In the included studies, a close relationship between NLR and cancer prognosis was detected. The majority of these studies were adjusted for potential confounders using the COX proportion hazard model; however, the HRs and 95% CIs were not explicitly stated in one study. Pooling the HR and 95% CIs extracted from the included studies revealed that a high NLR may be related to poor prognosis. After the data were combined, a high degree of heterogeneity was observed (p = 0.0001); thus, a random effects model was selected.

Survival outcome

Prognostic outcomes, including OS and PFS, were quantitatively synthesized. The results of the meta-analysis are displayed in Figures 2 and 3. Heterogeneity is illustrated in each forest plot. In Figure 2, OS values were available from eight [11-13, 15-19] studies on renal cell carcinoma. The synthesized hazard risk favored the low NLR patients (pooled HR: 1.93, 95% CI: 1.35-2.77; P = 0.0003; I2 = 82%), which meant that patients with a higher NLR had a greater mortality risk than those with a low NLR. Figure 3 shows that eight [11-15, 17-19] studies provided sufficient data on PFS outcome. The pooled results showed significant superiority of a low NLR in renal cancer (pooled HR: 2.12, 95% CI: 1.42–3.17; P = 0.0002; I2 = 88%). Because high I2 values were found in the pooled analysis, sensitivity analysis of the estimated outcomes was also performed. This analysis shows that no pooled outcomes (neither OS nor PFS) were altered by removing any included study, and the I2 value stayed above 80% except after removing the study of Park et al. [16] from the OS estimate (I2 decreased to 41%), or removing the study from Cetin et al. [11] from the PFS estimate (I2 decreased to 56%).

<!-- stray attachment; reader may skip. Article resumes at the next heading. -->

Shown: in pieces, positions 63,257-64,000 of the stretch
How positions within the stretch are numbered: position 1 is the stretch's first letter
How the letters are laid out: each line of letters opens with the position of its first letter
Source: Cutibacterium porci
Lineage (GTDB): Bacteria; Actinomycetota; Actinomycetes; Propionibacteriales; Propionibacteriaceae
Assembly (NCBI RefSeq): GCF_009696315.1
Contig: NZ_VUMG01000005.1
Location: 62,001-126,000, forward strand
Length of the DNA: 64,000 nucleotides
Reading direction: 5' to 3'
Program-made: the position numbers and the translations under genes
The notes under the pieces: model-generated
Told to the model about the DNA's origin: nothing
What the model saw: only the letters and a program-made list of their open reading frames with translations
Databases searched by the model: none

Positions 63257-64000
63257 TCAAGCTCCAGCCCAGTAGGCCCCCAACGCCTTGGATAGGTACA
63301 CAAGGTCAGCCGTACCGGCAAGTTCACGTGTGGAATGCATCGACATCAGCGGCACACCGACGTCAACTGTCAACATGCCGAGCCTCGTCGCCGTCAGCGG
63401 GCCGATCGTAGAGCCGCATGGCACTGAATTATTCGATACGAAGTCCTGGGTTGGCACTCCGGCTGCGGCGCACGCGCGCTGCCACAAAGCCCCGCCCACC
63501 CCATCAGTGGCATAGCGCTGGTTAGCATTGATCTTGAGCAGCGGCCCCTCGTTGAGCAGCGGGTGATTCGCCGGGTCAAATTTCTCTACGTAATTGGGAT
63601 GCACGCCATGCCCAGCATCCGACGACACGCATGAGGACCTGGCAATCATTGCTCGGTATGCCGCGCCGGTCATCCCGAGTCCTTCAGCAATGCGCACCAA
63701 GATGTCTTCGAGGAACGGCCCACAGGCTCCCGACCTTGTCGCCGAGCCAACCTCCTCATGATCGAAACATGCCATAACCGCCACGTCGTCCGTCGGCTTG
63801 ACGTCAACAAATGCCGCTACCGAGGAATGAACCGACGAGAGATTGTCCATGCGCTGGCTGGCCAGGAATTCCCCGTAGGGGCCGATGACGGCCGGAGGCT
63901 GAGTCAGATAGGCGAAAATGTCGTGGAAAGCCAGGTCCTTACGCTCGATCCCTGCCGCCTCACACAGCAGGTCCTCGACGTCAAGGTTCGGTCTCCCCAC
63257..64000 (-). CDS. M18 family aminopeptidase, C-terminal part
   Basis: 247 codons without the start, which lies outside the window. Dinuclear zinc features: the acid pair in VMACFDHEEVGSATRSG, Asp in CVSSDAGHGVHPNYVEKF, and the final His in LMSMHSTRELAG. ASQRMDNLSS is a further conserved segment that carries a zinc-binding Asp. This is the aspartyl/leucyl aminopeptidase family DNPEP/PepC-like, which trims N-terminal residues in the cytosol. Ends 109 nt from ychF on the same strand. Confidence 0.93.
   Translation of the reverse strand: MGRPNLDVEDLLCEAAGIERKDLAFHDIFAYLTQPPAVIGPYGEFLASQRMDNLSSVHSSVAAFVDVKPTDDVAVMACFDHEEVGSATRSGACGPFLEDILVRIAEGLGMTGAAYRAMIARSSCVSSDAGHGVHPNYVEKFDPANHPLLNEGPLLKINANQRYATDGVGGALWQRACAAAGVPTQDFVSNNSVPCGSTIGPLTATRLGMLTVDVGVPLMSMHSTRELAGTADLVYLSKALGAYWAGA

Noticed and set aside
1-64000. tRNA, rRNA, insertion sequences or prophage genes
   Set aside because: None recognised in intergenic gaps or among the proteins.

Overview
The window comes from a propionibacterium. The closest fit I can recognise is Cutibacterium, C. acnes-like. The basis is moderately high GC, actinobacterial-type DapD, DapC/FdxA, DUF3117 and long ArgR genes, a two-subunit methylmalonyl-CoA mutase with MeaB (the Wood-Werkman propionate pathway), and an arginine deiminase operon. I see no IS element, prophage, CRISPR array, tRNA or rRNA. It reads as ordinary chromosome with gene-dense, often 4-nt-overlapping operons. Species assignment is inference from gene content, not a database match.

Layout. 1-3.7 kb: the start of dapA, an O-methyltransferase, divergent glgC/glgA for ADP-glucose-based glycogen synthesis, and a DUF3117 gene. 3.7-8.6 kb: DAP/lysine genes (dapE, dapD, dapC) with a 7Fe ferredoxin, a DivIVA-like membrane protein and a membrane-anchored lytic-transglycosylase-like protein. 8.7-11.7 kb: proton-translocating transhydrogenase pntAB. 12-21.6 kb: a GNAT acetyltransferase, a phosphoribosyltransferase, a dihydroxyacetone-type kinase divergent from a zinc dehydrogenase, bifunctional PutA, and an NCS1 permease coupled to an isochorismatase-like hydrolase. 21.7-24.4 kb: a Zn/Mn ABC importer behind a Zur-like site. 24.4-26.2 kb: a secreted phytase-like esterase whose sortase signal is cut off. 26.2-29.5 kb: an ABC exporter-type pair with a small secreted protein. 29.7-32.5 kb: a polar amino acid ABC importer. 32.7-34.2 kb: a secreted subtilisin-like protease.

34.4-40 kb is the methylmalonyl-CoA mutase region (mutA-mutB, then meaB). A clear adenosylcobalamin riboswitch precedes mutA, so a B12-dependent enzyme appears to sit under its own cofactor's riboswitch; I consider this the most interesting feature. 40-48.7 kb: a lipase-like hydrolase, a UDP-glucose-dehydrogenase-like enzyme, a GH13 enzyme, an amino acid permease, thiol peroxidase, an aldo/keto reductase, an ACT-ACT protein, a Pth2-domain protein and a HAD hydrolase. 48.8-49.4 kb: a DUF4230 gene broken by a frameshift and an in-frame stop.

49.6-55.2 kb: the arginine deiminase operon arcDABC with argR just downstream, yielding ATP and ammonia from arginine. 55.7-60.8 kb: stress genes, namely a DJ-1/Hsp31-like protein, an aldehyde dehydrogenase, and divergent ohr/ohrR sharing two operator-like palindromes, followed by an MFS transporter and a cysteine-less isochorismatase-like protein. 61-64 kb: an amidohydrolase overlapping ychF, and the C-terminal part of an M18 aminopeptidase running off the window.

Overall survival based on the pretreatment NLR in mRCC patients receiving TKIs.

Figure 2: Overall survival based on the pretreatment NLR in mRCC patients receiving TKIs.

Progression-free survival based on the pretreatment NLR in mRCC patients receiving TKIs.

Figure 3: Progression-free survival based on the pretreatment NLR in mRCC patients receiving TKIs.

Subgroup analysis

In a subgroup analysis, we evaluated the effect of NLR cutoff value on the results of pooled estimate. As shown in Figure 4, Pooled analysis of studies with lower NLR (< 3) revealed no significant difference in either OS (pooled HR: 1.16, 95% CI: 0.86-1.56; P = 0.33; I2 = 66%) or PFS (pooled HR: 2.13, 95% CI: 0.81-5.63; P = 0.13; I2 = 56%); between the two groups. By contrast, pooled analysis of those with higher NLR (≥ 3) showed a significant effect of NLR on both OS (pooled HR: 2.50, 95% CI: 1.99-3.13; P = 0.00001; I2 = 0%) and PFS (pooled HR: 2.17, 95% CI: 1.26-3.75; P = 0.005; I2 = 90%) (Figure 5).

Subgroup analysis of pooled overall survival based on a NLR cutoff value

Figure 4: Subgroup analysis of pooled overall survival based on a NLR cutoff value.

Subgroup analysis of pooled progression-free survival based on a NLR cutoff value.

Figure 5: Subgroup analysis of pooled progression-free survival based on a NLR cutoff value.

Publication bias

Funnel plots of the studies used in the meta-analysis to evaluate OS and PFS are shown in Figures 6 and 7. The asymmetrically distributed plots indicated there was potential publication bias. However, because the number of included studies was just eight, the funnel plots may not be significant.